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"Artisan Bread in Five Minutes a Day" Zoe Francois (2008–2009)


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I think I should have let it rise then cut the slashes, right? I cut them right when I put it on the peel. Also the work bench is close to the big kitchen radiator, so I think I can get by with a shorter rise time.

Nice to know I can make a few more at short notice!

henri

Welcome! Yes, usually the slashing is done just prior to the bread going into the oven. Nevertheless your loaf looks lovely.

Anna Nielsen aka "Anna N"

...I just let people know about something I made for supper that they might enjoy, too. That's all it is. (Nigel Slater)

"Cooking is about doing the best with what you have . . . and succeeding." John Thorne

Our 2012 (Kerry Beal and me) Blog

My 2004 eG Blog

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Real Jewish rye bread uses clear flour for the non-rye component (see Secrets of a Jewish Baker). For those that don't know, clear flour is what remains after the first extraction and still has a lot of the dark outer parts of the grain and has a high protein level. This is what makes the loaf firm.

I have some on hand and have been thinking about trying this method using it. Rye bread has been my culinary Mt. Everest and I haven't attempted it yet. One of the best Jewish rye bakeries in the world is down the street from me and I'm afraid that I not going to be able to meet my own expectations. From the pictures that I've seen posted though, I think that I may be able to come close.

Zoe, do you have any thoughts on using clear for the AP in the recipe.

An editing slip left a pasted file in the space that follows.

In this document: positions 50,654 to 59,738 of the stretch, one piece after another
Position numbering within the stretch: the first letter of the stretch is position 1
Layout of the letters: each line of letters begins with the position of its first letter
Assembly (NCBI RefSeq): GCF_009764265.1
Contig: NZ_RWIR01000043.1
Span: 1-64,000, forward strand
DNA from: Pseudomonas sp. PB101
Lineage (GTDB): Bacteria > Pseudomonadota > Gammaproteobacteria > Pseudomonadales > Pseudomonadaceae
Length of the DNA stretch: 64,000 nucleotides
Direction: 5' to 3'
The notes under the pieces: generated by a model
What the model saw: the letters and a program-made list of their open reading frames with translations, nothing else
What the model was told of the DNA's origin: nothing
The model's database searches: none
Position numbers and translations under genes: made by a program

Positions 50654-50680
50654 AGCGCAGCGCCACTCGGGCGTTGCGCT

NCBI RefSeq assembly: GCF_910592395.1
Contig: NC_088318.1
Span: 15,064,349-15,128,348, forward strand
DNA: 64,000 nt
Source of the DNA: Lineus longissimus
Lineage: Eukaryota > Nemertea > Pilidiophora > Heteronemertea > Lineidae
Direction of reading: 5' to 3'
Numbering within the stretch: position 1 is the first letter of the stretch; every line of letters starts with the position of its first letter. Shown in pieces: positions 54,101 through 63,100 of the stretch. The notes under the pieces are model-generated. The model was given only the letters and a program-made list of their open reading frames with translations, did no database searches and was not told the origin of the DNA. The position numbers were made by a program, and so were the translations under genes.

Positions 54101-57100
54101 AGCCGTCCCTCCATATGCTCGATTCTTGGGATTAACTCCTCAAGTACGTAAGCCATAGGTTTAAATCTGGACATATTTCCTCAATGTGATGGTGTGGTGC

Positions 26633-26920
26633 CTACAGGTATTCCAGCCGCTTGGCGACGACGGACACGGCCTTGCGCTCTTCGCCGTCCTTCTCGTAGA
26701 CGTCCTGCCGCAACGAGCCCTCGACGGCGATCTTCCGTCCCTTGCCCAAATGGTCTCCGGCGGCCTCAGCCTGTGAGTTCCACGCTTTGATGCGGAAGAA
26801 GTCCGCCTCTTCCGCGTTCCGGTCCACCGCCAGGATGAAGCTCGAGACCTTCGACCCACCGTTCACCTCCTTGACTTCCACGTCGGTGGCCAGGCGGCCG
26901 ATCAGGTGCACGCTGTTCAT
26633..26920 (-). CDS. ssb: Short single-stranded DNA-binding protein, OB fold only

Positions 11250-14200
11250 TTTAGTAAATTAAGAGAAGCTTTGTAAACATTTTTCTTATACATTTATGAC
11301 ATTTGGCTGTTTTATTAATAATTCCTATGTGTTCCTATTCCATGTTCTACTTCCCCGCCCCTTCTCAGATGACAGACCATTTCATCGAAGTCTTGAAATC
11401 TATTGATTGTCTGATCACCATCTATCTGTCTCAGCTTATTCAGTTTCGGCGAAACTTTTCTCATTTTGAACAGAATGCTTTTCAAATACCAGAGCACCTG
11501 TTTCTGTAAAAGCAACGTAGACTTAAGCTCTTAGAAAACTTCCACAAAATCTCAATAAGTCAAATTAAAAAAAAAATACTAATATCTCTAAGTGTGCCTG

Marc

Hi Marc,

Yes, the clear flour would work beautifully in the recipe. I haven't tried it in this particular rye dough (we tried to avoid special ingredients for the book), so I can't give you the %, but it should work. If you use it will you let me know what you think. I'll get some and try it as well.

It would also be good to use in the whole wheat breads.

Thanks! Zoe

I baked a loaf last night out the dough that I prepared on Thursday night. I made half of a recipe using clear flour from King Arthur in place of the AP flour and medium rye also from KA.

The results were totally amazing. I have local access to authentic, high quality Jewish rye bread so I have what to compare this to, and my loaf of is at least of equal quality which is really saying a lot since good rye bread is hard to come by now days. The only fault was that the crust is not as crisp as that from the bakery, probably due to fact that I don't have a commercial oven.

The photos came out so bad that I'm not going to post them.

It just doesn't feel right getting such good bread with so little effort.

Marc

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Let's wait for others to try this and make sure it works under all circumstances and with all gloves!  I am happy but then I have cheap vinyl gloves that are not really designed for food handling!

I tried using latex gloves purchased at a pharmacy. They too worked beautifully for non-sticking the dough.

I am stuck trying to keep dough in a 'fridge that is already too small for my needs.  I would love to be able to have a selection of doughs in there but am going to have to look at doing 1/2 recipes and finding more suitable containers!

This time of year, I just keep the dough in our garage. It stays a pretty constant 40 to 45 degrees F there, and the dough rests nicely next to the lagering beer-in-progress.